Teenage boy in light blue shirt holding up a 1L and 473ml bottle of whole milk in front of the camera

Nice to Meet You

In 1947, Joe Loewith purchased 100 acres in Copetown, Ontario. The location known as ‘Summit’ was the highest point along the railway line between the cities of Brantford and Hamilton. Joe milked 15 Holstein cows and ran the farm with the help of his wife Minna and one farm hand. In the 1970s, Joe’s sons — Harry, Carl and David — each returned to the farm to work, after completing their university degrees. Harry eventually left to work in cattle sales, while Carl and Dave took over management and ownership of the farm business. Joe passed away in 1999. Minna continued keeping scrapbooks of the farm’s achievements until her passing in 2017. In 1999, Carl’s son Ben returned to the farm. Ben now oversees the farm operation, his wife Jen has joined the business as General Manager of Summit Station Dairy, and their son Will is fourth generation of the family to be working at the farm.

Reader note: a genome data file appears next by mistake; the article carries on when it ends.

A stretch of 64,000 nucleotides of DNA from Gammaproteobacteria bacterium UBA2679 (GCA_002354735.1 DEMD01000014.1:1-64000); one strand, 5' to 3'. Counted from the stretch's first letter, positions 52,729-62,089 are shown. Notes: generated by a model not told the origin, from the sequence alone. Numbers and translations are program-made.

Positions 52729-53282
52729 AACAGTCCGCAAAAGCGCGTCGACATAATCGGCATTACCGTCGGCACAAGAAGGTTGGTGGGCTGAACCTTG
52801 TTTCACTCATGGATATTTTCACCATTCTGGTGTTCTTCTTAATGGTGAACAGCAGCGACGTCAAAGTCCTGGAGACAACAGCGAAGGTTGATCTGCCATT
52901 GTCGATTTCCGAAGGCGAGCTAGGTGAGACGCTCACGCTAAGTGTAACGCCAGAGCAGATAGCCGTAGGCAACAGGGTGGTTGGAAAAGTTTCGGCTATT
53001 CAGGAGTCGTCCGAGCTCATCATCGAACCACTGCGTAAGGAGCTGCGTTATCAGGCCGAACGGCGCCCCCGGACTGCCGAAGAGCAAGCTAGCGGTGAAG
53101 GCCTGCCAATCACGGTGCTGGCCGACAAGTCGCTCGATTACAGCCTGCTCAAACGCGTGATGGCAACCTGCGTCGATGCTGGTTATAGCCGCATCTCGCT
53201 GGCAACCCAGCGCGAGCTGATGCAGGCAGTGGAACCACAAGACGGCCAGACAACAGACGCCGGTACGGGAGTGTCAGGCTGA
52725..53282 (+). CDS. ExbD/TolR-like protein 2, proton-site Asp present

Joseph Loewith & Sons dairy farm was awarded the Ironman Award from the Hamilton Chamber of Commerce in 2008. The farm is consistently named one of the Top 10 Best Managed Dairy Herds in Canada. We currently milk 450 Holstein cows – all descended from the original 15 cows that started it all.

The Loewith dairy farm is situated close to what was once the location of the “Summit” station along the Toronto, Hamilton and Buffalo (TH&B) railway. Stations were placed strategically along the railway to provide visitors with transportation to the Niagara Region; the Summit stop was the highest point between Brantford and Hamilton. The local dairy farmers would bring their metal cans of fresh milk to the station where they would be loaded on the train to be taken to the dairies downtown.

In the 1990s, the rail line was converted to a biking and hiking trail. The Hamilton to Brantford Rail Trail is now managed by the Hamilton Conservation Authority. At the turn of the century, most railroads used water towers trackside to supply the steam locomotives. Today, the only remnant of Summit Station at the location is the foundation of the water tower (seen off the lookout platform). The original Summit sign and other artifacts are kept at Westfield Heritage Village.